The Ethos and Principles of Kwanzaa Can and Must Be Practiced Year round. You are the Generation to Keep it alive and Pass it down! You Carry the Torch!
The Nguzo Saba
1.Umoja (Unity): To strive for and to maintain unity in the family, community, nation, and race.
2.Kujichagulia (Self-Determination): To define ourselves, name ourselves, create for ourselves, and speak for ourselves.
3.Ujima (Collective Work and Responsibility): To build and maintain our community together and make our brothers' and sisters' problems our problems, and to solve them together.
4.Ujamaa (Cooperative Economics): To build and maintain our own stores, shops, and other businesses and to profit from them together.
5.Nia (Purpose): To make our collective vocation the building and developing of our community in order to restore our people to their traditional greatness.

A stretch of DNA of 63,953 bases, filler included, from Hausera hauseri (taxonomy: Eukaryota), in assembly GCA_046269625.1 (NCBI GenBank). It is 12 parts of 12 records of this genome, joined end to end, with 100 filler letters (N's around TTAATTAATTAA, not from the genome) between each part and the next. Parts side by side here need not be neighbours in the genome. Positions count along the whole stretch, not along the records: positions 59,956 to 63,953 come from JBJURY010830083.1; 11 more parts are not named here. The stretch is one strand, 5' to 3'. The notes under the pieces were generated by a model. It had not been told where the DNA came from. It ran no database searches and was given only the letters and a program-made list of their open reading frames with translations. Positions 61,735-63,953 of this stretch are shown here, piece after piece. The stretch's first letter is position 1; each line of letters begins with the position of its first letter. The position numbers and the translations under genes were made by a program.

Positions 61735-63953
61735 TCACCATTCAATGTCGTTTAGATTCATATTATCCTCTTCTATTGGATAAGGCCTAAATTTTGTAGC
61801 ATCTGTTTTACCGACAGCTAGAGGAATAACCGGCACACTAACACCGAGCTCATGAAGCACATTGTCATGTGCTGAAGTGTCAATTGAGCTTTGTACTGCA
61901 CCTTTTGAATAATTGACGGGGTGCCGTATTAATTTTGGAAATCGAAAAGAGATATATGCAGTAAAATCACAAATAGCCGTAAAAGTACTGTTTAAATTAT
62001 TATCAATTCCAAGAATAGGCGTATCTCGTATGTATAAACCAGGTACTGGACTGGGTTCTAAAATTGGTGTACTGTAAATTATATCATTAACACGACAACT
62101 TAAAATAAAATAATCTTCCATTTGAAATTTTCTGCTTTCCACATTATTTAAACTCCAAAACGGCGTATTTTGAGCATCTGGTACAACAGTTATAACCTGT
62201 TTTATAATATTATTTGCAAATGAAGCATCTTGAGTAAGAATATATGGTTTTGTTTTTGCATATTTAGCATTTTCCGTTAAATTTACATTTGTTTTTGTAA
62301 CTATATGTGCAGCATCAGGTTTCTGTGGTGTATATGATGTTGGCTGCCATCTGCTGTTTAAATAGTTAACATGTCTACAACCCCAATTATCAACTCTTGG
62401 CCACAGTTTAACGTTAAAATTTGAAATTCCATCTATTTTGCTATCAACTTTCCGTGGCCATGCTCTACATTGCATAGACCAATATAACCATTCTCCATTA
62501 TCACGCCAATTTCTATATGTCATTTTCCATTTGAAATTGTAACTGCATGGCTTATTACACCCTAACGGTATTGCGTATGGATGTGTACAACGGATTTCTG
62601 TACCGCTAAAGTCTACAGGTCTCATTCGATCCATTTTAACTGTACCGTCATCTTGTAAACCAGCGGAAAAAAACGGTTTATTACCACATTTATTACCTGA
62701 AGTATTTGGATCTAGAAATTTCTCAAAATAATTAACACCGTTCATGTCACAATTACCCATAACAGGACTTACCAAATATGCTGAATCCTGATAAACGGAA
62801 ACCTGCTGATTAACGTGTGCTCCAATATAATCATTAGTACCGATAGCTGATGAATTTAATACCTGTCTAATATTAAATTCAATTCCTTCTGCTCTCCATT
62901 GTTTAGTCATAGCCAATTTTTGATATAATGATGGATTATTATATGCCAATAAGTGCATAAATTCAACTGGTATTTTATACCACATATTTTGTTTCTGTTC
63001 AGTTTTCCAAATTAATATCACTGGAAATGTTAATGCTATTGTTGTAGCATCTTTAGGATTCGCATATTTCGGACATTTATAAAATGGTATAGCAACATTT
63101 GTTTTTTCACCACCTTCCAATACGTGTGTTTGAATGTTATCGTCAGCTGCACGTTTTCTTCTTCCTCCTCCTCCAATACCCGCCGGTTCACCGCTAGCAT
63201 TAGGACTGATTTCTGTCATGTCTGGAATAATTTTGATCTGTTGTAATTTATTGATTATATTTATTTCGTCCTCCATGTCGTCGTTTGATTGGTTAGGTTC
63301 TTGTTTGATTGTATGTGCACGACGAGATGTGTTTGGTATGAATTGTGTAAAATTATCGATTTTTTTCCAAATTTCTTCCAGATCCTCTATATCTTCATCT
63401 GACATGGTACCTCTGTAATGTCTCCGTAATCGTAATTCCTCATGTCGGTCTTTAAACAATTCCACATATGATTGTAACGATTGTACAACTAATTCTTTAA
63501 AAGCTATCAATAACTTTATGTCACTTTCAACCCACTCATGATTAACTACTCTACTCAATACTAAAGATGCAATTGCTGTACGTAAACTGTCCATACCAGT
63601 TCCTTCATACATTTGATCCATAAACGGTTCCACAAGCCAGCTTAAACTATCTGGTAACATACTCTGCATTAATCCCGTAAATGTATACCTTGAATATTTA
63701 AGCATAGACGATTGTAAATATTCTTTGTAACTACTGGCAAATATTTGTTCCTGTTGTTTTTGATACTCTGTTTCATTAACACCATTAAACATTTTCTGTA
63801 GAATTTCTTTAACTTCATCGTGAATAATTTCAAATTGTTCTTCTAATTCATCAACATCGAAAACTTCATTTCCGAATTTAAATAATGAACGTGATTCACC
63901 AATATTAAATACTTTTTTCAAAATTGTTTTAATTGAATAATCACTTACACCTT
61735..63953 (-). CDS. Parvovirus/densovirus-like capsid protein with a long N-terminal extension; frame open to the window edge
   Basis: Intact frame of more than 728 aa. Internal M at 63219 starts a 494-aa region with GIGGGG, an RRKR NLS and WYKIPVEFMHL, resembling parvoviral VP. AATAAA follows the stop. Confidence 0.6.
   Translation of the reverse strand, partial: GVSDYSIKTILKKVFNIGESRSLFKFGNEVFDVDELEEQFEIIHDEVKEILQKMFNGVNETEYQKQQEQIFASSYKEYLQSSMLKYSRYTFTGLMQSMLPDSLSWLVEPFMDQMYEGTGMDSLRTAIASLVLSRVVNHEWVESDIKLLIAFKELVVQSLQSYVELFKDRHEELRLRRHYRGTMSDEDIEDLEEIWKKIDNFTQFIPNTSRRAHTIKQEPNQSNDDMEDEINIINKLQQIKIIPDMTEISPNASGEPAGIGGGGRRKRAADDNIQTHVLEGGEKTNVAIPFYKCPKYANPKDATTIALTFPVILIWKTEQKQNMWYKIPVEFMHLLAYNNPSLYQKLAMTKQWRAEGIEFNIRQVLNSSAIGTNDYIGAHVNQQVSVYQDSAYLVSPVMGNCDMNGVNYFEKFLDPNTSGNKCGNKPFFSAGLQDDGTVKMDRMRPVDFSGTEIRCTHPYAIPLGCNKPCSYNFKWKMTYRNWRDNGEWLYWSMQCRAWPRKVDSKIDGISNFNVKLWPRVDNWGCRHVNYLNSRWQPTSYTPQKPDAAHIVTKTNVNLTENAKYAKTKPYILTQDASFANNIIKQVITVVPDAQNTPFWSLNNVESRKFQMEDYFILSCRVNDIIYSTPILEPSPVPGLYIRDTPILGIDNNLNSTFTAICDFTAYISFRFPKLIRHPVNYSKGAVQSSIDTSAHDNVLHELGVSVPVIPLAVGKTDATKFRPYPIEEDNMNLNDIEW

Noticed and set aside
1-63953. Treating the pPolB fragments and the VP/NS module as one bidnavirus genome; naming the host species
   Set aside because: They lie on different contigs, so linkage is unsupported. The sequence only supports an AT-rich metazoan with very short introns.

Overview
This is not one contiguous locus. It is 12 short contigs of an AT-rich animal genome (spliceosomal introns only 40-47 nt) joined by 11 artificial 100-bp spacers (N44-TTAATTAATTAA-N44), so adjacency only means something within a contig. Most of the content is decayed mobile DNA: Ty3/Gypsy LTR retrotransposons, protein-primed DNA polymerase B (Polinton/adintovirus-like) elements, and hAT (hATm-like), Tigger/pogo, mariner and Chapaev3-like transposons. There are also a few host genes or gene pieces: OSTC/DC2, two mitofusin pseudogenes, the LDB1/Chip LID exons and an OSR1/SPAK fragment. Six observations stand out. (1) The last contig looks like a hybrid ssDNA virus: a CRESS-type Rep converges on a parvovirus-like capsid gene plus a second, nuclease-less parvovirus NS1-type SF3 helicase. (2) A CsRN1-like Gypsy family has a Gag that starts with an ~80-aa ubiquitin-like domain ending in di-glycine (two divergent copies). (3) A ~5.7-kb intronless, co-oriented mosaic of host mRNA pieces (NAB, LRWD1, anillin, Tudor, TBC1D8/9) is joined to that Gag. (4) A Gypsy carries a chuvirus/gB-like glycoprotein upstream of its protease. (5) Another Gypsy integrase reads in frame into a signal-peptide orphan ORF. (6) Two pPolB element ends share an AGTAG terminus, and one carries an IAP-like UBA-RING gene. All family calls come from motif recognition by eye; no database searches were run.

6.Kuumba (Creativity): To do always as much as we can, in the way we can, in order to leave our community more beautiful and beneficial than we inherited it.
7.Imani (Faith): To believe with all our hearts in our people, our parents, our teachers, our leaders, and the righteousness and victory of our struggle.
Kwanzaa symbols include a decorative mat (Mkeka) on which other symbols are placed: corn (Mahindi) and other crops, a candle holder kinara with seven candles (Mishumaa Saba), a communal cup for pouring libation (Kikombe cha Umoja), gifts (Zawadi), a poster of the seven principles, and a black, red, and green flag. The symbols were designed to convey the seven principles.